“There is now an acceptance that gospel can be used to instruct in education; teach life skills, and aid those with health and special needs. Isn’t this a great example of how the Word of God, through music, can be applied to every area of our lives?”
Juliet Fletcher shares how gospel music is being utilised in the education system to fulfil and teach core learning skills to young people, and inadvertently share a positive message
When I first ‘gave my heart to Jesus’ at 11, I was too embarrassed to tell my friends. Initially, I did my best to keep quiet about it, until the day I took my newly-acquired guitar into the classroom. My classmates were my first public audience. I sang a song with a calypso melody about the coming of the Lord. I had practised hard and, as I struck the first chord, the passion of the words filled my mind, and I closed my eyes because I could feel the Spirit. My skin became hot, and I couldn’t hold back the intensity I felt from my voice.
At the end of the song, there was a huge response. Some were open-mouthed and wide-eyed. Unforgettably, one girl called Pauline, tall with red hair, was in tears. I will never forget her saying, “I don’t know why I’m crying, but I can’t help it. I felt all strange.” It was the first time I had personally witnessed someone, who was not Black, being touched so deeply by a Christian song.
I found myself remembering this experience when I attended iGospel’s ‘Sing Inspiration’ recently. It was held at the Royal Festival Hall, and it featured at least 1,000 school children of every race and culture, singing gospel and inspirational songs. It wasn’t the first time I’d experienced this, but every time I do, it just blows me away that the very young and uninitiated so earnestly and whole-heartedly embrace the gospel art form which, for most, is far removed from their cultural background.
David Lavell, Director of iGospel, and John Fisher, founder of WeSingUSing school and IDMC gospel choir, have each established organisations that work within schools, and have also developed an amazing collaborative spirit which has brought gospel to more than 20,000 school children, and a higher number of parents and family friends over the past five years.
British Gospel Arts, Academy of Gospel, BritGos and Song-In-A-Day (each based in London, Birmingham, Nottingham and Liverpool respectively) add to a growing list of reputable organisations that have sustained a track record of providing Ofsted-recognised standards of working and achievement. An unofficial survey indicates that specialist music provision within the education system is probably the main source of full- or part-time employment for individuals on the gospel scene. Tyndale Thomas MBE received his honour for ‘Services to Gospel Music’, and was commissioned by the government-funded Youth Music to write gospel songs, which were incorporated into a songbook and other resource formats.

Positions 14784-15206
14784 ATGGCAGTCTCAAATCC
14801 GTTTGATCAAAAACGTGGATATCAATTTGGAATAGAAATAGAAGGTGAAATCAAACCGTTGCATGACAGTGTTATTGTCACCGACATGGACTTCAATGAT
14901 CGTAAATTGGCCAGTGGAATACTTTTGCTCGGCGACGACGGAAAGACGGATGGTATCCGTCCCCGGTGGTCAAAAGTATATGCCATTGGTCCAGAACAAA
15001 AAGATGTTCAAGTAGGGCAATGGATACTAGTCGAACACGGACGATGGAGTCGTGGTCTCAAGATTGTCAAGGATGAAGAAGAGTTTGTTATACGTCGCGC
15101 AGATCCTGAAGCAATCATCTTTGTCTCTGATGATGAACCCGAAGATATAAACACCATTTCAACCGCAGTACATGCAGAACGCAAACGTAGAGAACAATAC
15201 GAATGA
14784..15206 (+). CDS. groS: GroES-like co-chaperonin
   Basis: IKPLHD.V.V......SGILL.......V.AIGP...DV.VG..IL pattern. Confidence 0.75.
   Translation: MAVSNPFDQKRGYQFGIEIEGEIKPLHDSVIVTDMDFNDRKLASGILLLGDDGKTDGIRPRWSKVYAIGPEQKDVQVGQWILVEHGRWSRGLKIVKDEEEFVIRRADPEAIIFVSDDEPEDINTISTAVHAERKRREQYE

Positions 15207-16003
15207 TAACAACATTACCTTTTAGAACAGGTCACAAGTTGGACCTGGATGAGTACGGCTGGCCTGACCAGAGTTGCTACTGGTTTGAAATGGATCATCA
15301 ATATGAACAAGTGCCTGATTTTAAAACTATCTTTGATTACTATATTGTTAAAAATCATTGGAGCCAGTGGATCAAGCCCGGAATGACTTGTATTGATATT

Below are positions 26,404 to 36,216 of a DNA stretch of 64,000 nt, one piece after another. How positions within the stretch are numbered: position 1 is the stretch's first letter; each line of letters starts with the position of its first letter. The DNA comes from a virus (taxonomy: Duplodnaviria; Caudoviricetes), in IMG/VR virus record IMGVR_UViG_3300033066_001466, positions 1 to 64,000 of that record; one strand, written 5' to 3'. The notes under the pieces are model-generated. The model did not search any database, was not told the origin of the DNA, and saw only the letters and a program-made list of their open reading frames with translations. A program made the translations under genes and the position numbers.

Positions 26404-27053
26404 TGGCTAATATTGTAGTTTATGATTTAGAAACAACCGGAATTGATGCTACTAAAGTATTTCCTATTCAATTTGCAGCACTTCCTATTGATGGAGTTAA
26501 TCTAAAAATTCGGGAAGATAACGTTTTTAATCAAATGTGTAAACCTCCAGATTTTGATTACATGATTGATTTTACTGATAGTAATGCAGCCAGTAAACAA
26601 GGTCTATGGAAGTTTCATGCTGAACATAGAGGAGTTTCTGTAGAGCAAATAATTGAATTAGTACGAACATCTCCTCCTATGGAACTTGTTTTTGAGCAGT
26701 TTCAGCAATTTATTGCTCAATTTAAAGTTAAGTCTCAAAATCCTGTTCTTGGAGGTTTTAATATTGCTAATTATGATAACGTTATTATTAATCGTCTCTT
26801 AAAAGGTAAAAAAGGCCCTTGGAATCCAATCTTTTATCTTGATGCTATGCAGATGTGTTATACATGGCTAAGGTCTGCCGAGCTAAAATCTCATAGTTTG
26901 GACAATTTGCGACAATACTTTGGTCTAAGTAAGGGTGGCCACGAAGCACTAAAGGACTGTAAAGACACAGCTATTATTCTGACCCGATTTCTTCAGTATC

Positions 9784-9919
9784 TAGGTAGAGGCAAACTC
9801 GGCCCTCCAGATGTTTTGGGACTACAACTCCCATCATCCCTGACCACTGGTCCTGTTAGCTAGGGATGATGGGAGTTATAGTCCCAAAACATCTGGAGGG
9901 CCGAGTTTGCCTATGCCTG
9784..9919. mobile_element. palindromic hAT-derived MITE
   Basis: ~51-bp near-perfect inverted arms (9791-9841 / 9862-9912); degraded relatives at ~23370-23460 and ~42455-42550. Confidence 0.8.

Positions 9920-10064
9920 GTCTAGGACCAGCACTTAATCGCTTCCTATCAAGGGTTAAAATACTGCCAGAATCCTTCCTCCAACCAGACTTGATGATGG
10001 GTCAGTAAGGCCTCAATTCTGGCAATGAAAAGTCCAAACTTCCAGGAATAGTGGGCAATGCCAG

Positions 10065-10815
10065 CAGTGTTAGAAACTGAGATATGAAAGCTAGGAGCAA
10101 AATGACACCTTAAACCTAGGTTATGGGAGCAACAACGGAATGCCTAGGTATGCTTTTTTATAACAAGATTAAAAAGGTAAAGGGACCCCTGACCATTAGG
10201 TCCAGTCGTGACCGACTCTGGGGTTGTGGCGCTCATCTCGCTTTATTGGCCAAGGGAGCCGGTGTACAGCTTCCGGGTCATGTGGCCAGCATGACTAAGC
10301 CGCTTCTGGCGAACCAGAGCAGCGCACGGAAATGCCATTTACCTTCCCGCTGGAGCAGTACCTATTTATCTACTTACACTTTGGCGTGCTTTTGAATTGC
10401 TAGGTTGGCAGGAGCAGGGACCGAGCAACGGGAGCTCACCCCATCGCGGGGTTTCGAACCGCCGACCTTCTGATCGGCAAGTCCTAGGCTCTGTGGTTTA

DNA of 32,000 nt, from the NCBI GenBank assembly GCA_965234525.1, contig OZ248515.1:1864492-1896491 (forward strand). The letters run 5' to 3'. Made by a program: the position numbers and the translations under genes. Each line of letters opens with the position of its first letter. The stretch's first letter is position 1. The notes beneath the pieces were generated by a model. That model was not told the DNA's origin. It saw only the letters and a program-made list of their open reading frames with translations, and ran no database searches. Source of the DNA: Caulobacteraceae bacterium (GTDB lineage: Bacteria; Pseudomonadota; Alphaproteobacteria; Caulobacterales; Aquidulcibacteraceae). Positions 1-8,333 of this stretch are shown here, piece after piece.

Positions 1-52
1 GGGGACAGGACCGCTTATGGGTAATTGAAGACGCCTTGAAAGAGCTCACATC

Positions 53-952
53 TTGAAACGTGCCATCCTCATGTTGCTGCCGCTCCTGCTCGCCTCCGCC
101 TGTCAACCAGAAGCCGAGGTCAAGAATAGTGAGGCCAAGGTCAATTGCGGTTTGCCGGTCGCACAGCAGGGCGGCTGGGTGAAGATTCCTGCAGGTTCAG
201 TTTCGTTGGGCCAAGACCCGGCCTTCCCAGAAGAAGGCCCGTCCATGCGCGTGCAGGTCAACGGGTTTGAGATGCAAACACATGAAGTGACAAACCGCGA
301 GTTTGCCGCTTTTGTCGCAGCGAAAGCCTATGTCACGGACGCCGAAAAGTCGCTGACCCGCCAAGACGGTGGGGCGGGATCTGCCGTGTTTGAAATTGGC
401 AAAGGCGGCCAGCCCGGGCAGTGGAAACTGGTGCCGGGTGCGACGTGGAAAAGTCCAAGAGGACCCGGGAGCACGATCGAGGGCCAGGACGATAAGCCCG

Significantly, over the past decade, gospel music continues to prove its value in dynamic ways within our communities. There is now an acceptance that gospel can be used to instruct in education; teach life skills, and aid those with health and special needs. Isn’t this a great example of how the Word of God, through music, can be applied to every area of our lives?
Certainly, our songwriters and composers are challenged to meet the range of consumers – at either end of the spectrum and in between – without feeling they are compromising the God-given gifts of which they themselves are chief stewards.
I asked John Fisher of IDMC three questions about working in education, and was very encouraged by his answers:
Juliet Fletcher (JF): What has been the most important benefit you’ve seen in bringing gospel music within the education system?
John Fisher (JOF): It has helped to bring our music to a much wider audience.
It is also seen as a favoured music within the system, because it ticks so
many boxes: it’s passionate, inspirational, a positive message, skilful and powerful.
JF: Has the faith element hindered the work you do?
JOF: Not at all. If anything, I can be even more inspirational to the children by
using my faith creatively in my songwriting and presentation of songs.
JF: As a Black man, how have you found the response of tough, young Black boys? Do
they shy away from involvement?
JOF: I find that the schools welcome me with open arms. Young Black boys and, to be honest, all boys are so influenced by Black culture, they (schools) feel we can address and communicate with them on a level that they can’t, so we are so happy to be a positive influence. We also find that they do engage, and are not embarrassed. In fact, they step up to the plate, and are very proud of their place in the choir.
Without exaggeration, I found that these kinds of results are typical of all the groups and individuals who operate gospel music or gospel arts in the education system – and I’ve spoken to more than fifty. Therefore, I hope that it won’t be long before there is a national curriculum-compliant music programme, driven entirely by our glorious art form.
Lord, come the day!
Juliet Fletcher runs Greentree, a gospel music development company. Phone 07535 964442 or email firstname.lastname@example.org